1. Strength and durability – Dense hardwoods are good for necks and headstocks, but tend to dampen the sound if used in the body of an acoustic instruments. Electric solid body instruments, however, tend to sound better with heavy hardwood bodies.
2. Flexibility – These woods are used in the sides or in arched backs and tops where the shape of the box creates some special tonal quality the instrument maker is looking for.
3. Tonal Quality—Many woods have, within themselves, special tonal qualities that the instrument maker is looking for that comes from the resonance of the wood itself. Some of these woods are like basswood and don’t have very pretty grain, but with a nice coat of paint, serve well, especially in lower cost instruments.
4. Beauty--If you can find a wood with an attractive grain pattern, you'll have an instrument that not only sounds beautiful, but looks beautiful as well.
This list is only a partial list of some of the woods being used by instrument makers worldwide to create beautiful sounding musical instruments ranging from banjos and cellos to tongue drums and bodhrans. The list is broken down by where in the world you can find the wood. This LINK is to a page that shows pictures of the grain pattern of many of these woods.
Argentina and Chile: Angico, Black Mesquite, Rauli Beech
Tropical Africa: Iroko or Afrormosia (African Teak), Panga Panga, Zebrawood, Wenge, Lovoa (African Walnut), Mansonia, Moabi (African Pearwood)
East Africa: Blackwood, Muhuhu, Tambootie
North Africa: Thuya Burl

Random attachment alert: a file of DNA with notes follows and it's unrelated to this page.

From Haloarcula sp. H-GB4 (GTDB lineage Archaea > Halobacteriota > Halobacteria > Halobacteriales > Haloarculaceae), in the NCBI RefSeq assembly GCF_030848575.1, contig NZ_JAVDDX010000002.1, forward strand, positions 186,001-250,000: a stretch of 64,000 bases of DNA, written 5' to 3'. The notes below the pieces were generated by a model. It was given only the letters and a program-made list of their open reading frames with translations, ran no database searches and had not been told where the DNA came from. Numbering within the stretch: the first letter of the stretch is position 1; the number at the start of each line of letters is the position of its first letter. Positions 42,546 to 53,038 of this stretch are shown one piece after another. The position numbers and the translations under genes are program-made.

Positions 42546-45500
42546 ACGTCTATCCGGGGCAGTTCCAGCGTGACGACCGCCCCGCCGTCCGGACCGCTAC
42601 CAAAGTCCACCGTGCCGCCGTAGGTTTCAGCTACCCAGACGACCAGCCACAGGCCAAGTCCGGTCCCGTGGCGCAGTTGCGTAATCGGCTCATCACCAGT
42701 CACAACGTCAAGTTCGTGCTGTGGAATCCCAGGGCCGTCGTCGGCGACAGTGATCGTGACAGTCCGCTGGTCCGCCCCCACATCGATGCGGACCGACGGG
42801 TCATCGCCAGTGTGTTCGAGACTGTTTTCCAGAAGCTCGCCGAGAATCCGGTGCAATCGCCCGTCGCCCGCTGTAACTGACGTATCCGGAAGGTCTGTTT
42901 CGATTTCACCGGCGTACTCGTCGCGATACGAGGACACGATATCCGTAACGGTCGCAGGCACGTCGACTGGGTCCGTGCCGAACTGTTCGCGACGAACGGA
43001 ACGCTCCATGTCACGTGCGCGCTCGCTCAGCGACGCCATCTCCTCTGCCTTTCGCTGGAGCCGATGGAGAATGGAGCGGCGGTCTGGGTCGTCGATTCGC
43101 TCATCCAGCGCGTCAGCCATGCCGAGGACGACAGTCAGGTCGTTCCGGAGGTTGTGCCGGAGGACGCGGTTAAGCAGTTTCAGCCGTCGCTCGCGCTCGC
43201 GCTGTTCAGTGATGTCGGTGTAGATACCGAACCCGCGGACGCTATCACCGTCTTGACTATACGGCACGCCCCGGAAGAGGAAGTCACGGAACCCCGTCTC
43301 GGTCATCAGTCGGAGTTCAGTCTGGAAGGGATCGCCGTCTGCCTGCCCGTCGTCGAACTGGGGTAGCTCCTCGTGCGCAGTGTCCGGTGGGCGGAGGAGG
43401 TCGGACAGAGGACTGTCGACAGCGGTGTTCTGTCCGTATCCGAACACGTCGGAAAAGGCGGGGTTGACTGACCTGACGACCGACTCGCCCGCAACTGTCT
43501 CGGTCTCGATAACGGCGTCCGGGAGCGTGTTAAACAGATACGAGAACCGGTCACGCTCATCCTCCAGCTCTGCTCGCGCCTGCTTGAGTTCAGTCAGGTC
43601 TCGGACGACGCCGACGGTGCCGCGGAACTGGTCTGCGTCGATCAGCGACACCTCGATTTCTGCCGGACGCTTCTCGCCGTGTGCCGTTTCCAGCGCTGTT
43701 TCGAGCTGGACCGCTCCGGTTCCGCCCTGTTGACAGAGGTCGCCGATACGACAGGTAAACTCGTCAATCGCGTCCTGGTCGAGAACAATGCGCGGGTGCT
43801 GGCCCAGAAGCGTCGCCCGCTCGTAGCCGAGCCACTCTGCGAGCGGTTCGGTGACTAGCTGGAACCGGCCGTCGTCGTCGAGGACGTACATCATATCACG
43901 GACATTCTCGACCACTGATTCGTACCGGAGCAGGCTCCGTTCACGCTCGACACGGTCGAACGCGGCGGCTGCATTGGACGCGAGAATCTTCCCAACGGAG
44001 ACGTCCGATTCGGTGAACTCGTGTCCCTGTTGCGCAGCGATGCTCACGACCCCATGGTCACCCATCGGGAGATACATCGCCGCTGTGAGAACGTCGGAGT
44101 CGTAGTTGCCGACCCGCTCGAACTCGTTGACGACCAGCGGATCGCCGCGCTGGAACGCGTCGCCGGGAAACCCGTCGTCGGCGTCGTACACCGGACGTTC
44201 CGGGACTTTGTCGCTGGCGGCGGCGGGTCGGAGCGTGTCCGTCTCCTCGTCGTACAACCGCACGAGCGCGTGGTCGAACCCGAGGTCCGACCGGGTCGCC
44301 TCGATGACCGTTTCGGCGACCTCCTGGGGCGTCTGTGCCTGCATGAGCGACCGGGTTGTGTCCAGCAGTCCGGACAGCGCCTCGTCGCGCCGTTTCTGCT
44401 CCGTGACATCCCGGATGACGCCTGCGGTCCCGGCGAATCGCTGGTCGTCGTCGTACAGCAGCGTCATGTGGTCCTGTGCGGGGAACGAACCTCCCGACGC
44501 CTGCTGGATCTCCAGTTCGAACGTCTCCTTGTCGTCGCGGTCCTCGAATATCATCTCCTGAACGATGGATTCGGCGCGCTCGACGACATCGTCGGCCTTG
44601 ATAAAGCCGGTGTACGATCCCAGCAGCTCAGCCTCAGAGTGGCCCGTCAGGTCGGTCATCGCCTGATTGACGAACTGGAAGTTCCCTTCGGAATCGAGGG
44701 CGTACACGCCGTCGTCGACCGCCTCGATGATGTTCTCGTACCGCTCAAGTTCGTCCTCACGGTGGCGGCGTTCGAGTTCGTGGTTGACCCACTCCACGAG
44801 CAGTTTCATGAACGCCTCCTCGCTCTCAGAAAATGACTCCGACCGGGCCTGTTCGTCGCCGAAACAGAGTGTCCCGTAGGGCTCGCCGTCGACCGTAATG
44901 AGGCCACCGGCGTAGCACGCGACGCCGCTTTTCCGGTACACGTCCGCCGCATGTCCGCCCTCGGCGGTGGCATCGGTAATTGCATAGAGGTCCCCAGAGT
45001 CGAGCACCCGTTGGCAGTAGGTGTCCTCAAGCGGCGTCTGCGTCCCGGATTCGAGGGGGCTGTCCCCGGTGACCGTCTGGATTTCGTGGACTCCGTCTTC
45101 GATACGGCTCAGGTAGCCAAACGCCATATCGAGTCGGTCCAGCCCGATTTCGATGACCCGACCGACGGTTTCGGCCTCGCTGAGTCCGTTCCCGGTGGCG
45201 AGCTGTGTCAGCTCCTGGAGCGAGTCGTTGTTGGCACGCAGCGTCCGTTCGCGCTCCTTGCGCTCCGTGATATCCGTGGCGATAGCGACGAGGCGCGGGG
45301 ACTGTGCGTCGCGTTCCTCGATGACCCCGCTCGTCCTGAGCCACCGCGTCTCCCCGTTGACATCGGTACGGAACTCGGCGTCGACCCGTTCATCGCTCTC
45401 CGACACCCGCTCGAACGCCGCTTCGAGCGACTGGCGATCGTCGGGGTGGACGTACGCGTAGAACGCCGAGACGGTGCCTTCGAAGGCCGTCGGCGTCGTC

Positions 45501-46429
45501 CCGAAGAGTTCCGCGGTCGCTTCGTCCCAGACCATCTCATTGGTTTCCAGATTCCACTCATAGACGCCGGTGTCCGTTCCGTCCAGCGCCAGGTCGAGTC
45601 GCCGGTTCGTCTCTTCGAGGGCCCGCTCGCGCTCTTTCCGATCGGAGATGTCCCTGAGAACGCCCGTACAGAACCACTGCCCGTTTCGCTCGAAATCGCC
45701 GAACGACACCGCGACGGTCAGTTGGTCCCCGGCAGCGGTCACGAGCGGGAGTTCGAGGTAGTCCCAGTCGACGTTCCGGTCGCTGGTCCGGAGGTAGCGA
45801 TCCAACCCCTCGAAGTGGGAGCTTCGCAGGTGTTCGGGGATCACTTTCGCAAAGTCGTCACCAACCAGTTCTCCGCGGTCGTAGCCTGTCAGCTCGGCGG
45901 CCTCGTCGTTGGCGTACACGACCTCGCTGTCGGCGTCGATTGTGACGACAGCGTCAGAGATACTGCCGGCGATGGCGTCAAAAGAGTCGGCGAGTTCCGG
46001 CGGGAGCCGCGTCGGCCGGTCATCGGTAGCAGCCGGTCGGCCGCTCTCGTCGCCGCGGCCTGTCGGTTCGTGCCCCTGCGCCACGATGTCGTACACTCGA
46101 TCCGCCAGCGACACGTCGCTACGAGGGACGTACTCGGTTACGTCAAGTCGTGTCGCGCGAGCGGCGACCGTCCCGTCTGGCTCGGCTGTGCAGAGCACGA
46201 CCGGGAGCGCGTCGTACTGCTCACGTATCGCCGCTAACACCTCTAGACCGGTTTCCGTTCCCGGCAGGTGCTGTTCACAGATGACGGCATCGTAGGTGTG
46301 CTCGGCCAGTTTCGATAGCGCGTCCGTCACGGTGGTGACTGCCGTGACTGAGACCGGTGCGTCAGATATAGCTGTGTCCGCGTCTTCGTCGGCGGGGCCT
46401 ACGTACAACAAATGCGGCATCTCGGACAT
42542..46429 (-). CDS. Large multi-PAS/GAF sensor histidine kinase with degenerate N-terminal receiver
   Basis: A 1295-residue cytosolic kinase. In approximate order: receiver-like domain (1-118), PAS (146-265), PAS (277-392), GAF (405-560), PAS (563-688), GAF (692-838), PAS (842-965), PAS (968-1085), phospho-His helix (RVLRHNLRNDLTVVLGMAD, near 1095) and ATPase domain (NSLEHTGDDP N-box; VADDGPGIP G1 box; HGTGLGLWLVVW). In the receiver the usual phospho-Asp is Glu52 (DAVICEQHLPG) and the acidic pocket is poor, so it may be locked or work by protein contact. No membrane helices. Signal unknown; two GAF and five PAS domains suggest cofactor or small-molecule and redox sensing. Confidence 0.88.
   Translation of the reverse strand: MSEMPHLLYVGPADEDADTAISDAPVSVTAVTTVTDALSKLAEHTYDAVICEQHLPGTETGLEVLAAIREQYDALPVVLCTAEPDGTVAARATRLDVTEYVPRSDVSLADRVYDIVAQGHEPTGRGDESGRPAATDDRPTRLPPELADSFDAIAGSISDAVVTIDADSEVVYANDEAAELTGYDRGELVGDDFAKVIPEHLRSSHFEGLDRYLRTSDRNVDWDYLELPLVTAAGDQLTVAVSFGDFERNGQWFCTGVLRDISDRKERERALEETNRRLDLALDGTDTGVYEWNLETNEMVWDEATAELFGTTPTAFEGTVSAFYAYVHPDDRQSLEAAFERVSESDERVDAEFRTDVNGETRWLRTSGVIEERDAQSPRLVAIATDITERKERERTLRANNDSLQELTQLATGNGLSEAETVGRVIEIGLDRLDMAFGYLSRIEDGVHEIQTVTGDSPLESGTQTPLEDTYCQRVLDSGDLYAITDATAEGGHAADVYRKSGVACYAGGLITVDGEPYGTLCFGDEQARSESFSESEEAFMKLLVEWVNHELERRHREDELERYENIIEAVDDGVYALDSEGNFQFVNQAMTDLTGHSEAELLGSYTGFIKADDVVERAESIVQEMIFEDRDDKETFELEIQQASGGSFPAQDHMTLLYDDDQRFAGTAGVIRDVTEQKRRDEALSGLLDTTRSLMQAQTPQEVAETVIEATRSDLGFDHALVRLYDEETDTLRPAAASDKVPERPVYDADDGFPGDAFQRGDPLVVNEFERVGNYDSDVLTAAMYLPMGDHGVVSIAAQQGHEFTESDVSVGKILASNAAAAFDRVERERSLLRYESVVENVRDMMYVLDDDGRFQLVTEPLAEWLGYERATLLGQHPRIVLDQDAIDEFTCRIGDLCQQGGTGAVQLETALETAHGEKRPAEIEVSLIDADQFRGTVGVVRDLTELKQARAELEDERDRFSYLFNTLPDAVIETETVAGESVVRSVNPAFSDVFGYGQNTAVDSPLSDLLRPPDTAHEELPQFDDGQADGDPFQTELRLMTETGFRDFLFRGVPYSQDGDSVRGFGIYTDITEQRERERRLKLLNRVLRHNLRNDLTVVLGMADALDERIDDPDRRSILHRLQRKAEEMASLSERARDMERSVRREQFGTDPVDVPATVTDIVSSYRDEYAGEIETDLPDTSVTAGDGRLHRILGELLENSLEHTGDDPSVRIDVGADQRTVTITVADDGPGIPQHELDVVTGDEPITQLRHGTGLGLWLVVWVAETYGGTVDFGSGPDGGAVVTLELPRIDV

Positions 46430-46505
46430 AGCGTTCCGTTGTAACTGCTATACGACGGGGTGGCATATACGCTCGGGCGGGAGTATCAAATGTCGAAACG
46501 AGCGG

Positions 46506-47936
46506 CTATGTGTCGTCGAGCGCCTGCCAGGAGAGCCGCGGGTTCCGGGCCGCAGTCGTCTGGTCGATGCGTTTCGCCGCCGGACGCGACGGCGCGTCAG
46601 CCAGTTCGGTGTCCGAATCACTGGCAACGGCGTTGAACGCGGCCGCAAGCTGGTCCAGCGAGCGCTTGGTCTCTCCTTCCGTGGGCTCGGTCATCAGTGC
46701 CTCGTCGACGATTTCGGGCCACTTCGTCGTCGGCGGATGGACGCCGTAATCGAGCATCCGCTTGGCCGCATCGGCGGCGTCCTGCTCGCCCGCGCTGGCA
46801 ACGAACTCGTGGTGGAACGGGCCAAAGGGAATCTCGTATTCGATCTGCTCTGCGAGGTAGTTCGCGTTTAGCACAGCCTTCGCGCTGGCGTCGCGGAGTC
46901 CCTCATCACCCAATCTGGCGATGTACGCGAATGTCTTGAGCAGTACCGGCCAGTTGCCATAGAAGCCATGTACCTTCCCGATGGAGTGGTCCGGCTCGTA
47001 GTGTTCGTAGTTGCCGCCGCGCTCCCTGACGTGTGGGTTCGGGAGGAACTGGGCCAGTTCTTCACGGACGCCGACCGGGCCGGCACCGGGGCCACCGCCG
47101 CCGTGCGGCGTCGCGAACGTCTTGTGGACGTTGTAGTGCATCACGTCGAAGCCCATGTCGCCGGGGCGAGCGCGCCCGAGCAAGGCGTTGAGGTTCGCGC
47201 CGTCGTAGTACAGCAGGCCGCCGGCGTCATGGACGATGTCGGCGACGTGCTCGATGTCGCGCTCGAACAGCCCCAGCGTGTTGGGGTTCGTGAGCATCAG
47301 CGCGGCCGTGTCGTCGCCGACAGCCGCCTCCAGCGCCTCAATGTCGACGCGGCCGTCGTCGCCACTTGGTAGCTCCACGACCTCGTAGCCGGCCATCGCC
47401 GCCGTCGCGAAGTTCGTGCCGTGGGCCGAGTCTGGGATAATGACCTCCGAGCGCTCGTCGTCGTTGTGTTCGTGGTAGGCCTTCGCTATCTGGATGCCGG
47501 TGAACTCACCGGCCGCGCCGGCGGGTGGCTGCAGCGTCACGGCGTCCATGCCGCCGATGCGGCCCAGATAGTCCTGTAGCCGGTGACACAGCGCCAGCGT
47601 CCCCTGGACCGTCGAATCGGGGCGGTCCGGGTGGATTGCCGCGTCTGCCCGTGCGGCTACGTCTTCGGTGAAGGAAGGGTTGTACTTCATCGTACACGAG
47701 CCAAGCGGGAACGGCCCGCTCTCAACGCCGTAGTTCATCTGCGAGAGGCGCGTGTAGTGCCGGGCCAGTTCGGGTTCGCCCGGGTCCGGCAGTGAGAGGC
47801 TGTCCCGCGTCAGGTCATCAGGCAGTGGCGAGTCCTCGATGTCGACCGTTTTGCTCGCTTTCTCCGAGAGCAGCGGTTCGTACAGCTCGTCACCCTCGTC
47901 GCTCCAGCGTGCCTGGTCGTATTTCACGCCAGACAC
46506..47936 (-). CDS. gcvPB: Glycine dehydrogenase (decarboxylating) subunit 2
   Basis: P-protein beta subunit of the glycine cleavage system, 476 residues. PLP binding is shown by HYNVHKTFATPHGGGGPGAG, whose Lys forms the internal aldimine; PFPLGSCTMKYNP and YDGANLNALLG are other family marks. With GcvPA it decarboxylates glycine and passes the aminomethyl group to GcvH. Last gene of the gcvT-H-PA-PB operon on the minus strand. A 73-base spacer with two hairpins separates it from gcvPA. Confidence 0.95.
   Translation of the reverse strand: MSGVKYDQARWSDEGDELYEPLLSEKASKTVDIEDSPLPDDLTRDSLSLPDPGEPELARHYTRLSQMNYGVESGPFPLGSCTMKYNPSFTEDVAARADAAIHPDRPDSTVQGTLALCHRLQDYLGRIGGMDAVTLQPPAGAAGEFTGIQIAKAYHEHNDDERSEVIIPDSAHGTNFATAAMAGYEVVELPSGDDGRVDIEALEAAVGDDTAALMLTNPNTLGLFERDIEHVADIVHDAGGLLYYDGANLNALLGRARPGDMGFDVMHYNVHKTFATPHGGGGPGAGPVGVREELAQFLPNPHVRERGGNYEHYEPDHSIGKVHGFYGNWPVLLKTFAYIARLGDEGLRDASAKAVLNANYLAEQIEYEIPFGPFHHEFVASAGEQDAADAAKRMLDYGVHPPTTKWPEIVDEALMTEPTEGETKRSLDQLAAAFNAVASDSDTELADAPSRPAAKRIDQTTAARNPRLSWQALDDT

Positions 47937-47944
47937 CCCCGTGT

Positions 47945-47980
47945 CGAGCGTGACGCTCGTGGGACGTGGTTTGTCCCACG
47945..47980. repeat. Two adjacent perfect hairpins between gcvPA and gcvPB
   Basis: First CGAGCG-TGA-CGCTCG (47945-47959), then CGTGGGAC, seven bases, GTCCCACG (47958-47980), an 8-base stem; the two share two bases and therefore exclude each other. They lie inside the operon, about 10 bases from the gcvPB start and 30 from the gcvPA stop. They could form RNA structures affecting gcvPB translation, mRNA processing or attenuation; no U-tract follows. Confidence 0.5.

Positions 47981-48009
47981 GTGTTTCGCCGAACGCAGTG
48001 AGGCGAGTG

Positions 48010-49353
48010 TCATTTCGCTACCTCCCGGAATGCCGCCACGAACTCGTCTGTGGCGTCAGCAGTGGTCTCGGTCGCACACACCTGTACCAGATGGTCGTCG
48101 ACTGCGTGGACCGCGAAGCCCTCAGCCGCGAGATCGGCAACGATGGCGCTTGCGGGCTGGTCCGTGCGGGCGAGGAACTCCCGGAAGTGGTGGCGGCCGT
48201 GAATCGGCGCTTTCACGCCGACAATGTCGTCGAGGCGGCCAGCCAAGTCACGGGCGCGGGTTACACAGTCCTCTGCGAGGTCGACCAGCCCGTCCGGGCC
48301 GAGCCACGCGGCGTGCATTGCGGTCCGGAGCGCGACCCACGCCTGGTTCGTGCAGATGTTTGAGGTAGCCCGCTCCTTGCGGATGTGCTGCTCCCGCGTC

Central Africa: Wenge
South Africa: African Boxwood, Leadwood, Mopane, Pau Rosa, Pink Ivory, Tambootie
West Africa: Afrormosia, Aniegre, Avodire, Beli, Benge, Bubinga, Doussie, Gaboon Ebony, Ekki, Emeri, Limba, Black Limba, African Mahogany, Makore (African Cherry), Movingui (Nigerian Satinwood), Obeche’, Padouk, Sapele, Shedua,
Asia: Camphorwood, Lebanon Cedar, Merbau, Paulownia, Larch
Southeast Asia: Afzelia Burl, Amboyna Burl, Kwila, Maidou Burl, Narra (New Guinea Rosewood), Thai Rosewood,
East Australia: Blackbean
Australia: Banksia, Bimblebox Burl, Australian Blackwood, Coolibah Burl, Australian Cypress, Jarrah Burl (Eucalyptus), Mulga (Spearwood), Raspberry Jamwood, Sandalwood, Blackbean, Fishtail Oak,
Brazil: Bloodwood, Castella Boxwood, Brauna, Canarywood (Putumuju), Friejo, Gombeira, Imbuya (Brazilian Walnut), Ipe, Jatoba (Brazilian Cherry), Brazilian Kingwood, Lacewood, Marblewood, Partridgewood, Pequia Amarello, Pernambuco (Brazilwood), Peroba Rosa, Brazilian Rosewood, Brazilian Satinwood, Sucupira, Tulipwood, Andiroba (Brazilian Mahogany), Brauna, Gombiera, Pau Ferro, Sucupira
Burma: East Indian Laurel, Burmese Rosewood
Carribean: Blue Mahoe
Celebes Islands: Macassar Ebony
England: European Boxwood, English Elm, English Oak, European Walnut, Yew, Bog Oak